Yak Facts

Yak Facts
Yak is a close relative of buffalo and bison. There are two species of yaks: domesticated and wild. These two differ in size and appearance. Wild yaks inhabit alpine meadows and steppes of central Asia. 90% of all known yaks can be found in Tibetan Plateau in the Himalayas. Yaks are highly appreciated because of their fur, fatty milk, meat and dung (which is used as a fuel). Number of domesticated yaks is stable. Unfortunately, number of wild yaks is decreased due to habitat loss and excessive hunting. Wild yaks are listed as vulnerable (nearly endangered).
Interesting Yak Facts:
Yak is a large animal. Domesticated yaks are smaller than the wild type. On average, wild male yak can reach height of 6.5 feet at the shoulder and weigh of 2200 pounds. Females are three times smaller than males.
Yaks have long, bushy tails which are used for the production of fake beards in certain Chinese theaters.
Body of yak is covered with thick, wooly coat. It can be brown, black or white in color. Main purpose of the fur is preservation of the body heat and protection against low outer temperatures.
Wild yaks have longer fur than domesticated types. Thanks to the fur, wild yaks can survive temperature of -40 degrees of Celsius during the winter. They are also able to swim in the nearly frozen waters without disturbing normal body temperature.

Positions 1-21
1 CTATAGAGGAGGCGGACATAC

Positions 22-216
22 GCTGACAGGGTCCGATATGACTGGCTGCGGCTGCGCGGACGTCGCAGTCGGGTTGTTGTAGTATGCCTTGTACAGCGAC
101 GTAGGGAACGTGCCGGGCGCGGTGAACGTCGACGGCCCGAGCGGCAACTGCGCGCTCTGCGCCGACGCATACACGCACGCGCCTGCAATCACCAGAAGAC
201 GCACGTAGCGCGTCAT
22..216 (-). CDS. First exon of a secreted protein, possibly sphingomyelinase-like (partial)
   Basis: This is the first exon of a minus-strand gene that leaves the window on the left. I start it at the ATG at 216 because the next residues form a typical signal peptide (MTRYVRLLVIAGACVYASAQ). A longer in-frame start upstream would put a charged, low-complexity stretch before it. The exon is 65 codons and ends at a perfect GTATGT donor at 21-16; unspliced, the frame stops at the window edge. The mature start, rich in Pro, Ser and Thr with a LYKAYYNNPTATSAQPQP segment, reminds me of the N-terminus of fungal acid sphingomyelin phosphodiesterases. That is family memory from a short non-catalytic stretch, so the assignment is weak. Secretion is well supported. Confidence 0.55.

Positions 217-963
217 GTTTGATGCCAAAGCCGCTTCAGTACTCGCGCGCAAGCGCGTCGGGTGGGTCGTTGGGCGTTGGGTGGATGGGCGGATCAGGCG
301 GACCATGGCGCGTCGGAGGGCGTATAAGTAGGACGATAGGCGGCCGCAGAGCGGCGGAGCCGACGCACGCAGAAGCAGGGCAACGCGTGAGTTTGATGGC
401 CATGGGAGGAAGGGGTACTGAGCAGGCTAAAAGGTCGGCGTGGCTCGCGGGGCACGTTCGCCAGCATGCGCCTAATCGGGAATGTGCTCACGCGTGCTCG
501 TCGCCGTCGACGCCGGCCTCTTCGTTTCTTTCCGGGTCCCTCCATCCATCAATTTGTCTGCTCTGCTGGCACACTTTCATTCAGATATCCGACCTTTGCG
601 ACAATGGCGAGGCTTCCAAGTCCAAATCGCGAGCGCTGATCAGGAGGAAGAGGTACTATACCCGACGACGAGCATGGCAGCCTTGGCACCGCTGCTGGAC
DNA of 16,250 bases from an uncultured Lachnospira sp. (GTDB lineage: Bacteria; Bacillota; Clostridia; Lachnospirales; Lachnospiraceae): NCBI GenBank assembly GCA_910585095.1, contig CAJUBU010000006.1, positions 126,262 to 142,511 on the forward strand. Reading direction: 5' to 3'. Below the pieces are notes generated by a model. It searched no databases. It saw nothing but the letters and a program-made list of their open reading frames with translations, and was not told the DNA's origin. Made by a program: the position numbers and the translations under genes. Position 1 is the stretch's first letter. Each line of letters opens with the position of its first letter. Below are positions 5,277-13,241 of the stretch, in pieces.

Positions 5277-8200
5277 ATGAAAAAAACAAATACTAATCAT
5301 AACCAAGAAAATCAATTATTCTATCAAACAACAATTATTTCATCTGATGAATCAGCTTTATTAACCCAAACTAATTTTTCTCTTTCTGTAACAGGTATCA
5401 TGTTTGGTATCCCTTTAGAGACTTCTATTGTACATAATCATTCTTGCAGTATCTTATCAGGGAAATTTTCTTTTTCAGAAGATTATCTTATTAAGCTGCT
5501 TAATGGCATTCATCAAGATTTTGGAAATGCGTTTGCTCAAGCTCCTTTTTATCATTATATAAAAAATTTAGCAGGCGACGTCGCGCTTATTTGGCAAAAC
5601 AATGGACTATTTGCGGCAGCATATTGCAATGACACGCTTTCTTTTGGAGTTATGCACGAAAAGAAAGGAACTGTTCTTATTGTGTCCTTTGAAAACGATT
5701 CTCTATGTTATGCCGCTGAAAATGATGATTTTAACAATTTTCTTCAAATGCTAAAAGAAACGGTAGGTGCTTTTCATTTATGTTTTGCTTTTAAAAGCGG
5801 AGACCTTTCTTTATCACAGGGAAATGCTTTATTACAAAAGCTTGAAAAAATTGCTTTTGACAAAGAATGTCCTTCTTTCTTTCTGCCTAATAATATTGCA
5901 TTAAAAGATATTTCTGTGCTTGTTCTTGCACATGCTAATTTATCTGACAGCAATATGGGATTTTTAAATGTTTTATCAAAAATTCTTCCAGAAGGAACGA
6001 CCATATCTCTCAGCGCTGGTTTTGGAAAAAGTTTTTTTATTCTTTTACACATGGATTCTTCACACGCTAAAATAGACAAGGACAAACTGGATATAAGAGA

Yaks have long, upward curled horns that are located on the each side of the head. Horns in males are two times longer than in females and they can reach 40 inches in length.
Yaks are herbivores (plant-eaters). They graze grass, lichens, moss and eat tubers.
Just like other cows, yak spends a lot of time in re-chewing its food before final swallowing.
During the winter, yaks use their long horns to shovel through the snow in order to find plants located beneath it.
Horns are also used for the protection against the predators. Main predators of yaks are Tibetan wolves.
Hooves of yaks are split, which facilitate movement across the rocky and icy terrains.
Yaks live in herds of 10 to 100 animals that are composed of large number of females and several males.
Mating season of yaks takes place during the September. Pregnancy lasts 9 months and ends with one baby. Female gives birth every second year.
Mother takes care of the baby until it reaches the age of one year. After that period, young animal will become independent.
Although young yak becomes independent early in its life, it will reach the size of adult animal 7 to 8 years after birth.
Wild yak can survive up to 20 years in the wild. Domesticated yak can survive few years longer.

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